1. 2

                                                                You never make a case for what is the standard. Is your contention that there should be no such thing as a “standard” and that one should consider all probable browsers? What does that look like in practice? In my annual roadmap for 2018 major development projects, do I ignore PWA because it’s what Chrome is pushing or do I find a way of giving it 59% consideration?

                                                                1. 20

                                                                  Web standards are a thing that have existed for years.

                                                                  Unfortunately web developers jumping on the band wagon for “we only support X” is also a thing that has existed for years.

                                                                  1. 5

                                                                    I would contend that browser implementations have driven web innovation a lot more effectively than web standards agencies. Standards agencies gave us the wrong box model, the never-implemented CSS2, the dead end of XHTML. The web only started innovating again with the WhatWG takeover, which was effectively a coup where browser makers displaced the standards agency.

                                                                    Browsers implement features, websites use them, they get standardised once they’ve proven themselves in practice rather than before. That’s the model that works, and using new features that chrome (or anyone else) has implemented, as and when those new features are useful to you as a web designer, is part of that.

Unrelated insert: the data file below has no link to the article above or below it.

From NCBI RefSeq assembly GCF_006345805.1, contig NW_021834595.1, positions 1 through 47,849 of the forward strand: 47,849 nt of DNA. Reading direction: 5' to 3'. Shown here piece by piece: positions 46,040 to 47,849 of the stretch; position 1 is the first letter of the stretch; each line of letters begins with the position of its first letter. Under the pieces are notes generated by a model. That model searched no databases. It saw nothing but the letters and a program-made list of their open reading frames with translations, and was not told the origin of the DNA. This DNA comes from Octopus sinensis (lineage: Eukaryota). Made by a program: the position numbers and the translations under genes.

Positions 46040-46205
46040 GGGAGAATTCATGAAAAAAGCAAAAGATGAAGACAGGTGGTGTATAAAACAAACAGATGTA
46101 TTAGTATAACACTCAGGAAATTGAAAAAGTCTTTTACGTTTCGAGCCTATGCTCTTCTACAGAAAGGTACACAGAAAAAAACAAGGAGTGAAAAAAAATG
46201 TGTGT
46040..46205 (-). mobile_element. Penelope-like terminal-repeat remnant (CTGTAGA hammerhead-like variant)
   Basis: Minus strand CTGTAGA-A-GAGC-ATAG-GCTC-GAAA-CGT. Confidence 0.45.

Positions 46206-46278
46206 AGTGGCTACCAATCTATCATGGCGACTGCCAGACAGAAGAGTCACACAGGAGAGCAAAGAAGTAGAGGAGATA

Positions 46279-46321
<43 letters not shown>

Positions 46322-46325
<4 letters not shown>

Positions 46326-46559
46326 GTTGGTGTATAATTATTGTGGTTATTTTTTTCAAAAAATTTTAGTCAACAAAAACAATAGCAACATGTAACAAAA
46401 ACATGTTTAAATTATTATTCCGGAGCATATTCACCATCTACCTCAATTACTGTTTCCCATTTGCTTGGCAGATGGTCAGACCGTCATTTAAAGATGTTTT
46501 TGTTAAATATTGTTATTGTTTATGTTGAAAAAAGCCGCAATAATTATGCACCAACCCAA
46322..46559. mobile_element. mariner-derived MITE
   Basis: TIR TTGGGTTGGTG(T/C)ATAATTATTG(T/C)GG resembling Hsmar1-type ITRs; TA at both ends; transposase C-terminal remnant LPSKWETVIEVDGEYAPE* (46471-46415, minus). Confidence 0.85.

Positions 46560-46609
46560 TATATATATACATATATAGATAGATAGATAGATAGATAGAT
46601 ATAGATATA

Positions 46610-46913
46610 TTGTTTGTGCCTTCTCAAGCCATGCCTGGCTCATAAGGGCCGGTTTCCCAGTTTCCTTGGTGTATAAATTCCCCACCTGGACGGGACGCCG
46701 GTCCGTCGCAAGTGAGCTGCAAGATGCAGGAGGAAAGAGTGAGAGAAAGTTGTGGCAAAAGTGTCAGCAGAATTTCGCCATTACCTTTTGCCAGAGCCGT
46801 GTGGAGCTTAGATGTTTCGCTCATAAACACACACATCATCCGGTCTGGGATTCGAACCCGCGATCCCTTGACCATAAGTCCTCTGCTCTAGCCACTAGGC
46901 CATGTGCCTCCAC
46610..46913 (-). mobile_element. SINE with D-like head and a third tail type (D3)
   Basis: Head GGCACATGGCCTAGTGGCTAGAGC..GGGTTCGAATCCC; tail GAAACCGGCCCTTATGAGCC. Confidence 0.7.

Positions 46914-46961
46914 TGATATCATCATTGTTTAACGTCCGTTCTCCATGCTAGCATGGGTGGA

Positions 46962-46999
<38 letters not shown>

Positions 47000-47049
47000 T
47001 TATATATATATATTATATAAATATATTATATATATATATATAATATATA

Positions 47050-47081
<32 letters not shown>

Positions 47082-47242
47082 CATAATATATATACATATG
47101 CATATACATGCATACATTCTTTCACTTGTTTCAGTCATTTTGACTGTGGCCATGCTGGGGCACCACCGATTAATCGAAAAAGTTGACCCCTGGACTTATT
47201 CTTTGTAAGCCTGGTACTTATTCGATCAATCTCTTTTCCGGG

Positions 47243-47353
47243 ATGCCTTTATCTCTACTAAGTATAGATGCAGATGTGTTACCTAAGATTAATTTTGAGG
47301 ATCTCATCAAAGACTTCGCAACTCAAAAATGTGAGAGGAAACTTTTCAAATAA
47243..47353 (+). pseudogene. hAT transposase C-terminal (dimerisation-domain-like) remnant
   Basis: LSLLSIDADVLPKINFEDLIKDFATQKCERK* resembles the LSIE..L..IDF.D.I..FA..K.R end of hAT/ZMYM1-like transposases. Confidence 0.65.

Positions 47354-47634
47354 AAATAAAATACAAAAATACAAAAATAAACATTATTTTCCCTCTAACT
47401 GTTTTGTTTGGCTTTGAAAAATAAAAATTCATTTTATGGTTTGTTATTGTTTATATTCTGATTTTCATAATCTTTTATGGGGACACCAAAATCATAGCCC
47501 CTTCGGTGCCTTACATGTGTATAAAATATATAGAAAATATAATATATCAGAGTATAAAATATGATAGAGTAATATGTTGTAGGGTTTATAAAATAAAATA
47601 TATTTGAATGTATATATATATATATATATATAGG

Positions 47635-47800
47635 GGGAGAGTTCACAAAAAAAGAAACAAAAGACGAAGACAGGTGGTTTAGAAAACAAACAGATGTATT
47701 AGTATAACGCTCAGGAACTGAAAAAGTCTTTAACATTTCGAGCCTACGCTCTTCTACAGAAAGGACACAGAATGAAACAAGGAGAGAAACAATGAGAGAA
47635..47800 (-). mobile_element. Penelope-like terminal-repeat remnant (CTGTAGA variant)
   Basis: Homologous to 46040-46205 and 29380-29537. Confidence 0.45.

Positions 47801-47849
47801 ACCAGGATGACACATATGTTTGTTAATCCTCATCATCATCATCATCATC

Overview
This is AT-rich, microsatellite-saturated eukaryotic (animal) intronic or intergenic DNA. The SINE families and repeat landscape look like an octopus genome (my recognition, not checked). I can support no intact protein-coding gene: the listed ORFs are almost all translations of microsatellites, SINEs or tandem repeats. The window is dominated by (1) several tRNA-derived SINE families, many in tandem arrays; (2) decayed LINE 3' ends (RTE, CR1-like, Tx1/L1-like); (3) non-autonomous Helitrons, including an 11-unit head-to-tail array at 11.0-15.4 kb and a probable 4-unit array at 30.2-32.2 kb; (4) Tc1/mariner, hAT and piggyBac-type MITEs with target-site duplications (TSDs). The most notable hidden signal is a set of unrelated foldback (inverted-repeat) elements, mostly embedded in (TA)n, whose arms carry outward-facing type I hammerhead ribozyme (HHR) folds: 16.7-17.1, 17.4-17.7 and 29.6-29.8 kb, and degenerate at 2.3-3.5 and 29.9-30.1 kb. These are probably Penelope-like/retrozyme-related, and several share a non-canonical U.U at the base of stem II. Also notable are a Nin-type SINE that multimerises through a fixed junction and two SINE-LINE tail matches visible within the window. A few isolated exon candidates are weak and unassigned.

1. 6

                                                                      Such questions/statements are weird. Do you, for example, give Firefox the same consideration as Chrome for German customers? http://gs.statcounter.com/browser-market-share/desktop/germany

                                                                      Note: NetMarketShare only gives you global statistics unpaid and hides others behind a paywall. I assume most companies don’t pay for that and don’t do proper research of their actual target audience.

                                                                      The question is a rather broad one: Do we, as an industry, want to support one of the biggest and most nosy software companies in taking over one of the crown jewels of the free web? The users client?

                                                                      Yes, that’s a hard question to answer day to day, when features have to be implemented and budgets are thin. It still has to be answered.

                                                                      We have more control over the situation then it might seem. This is how Firefox won the browser war back then: users recommending other users not to use the monopoly browser. Yes, you can totally ignore what Chrome is pushing for and deliver a great product.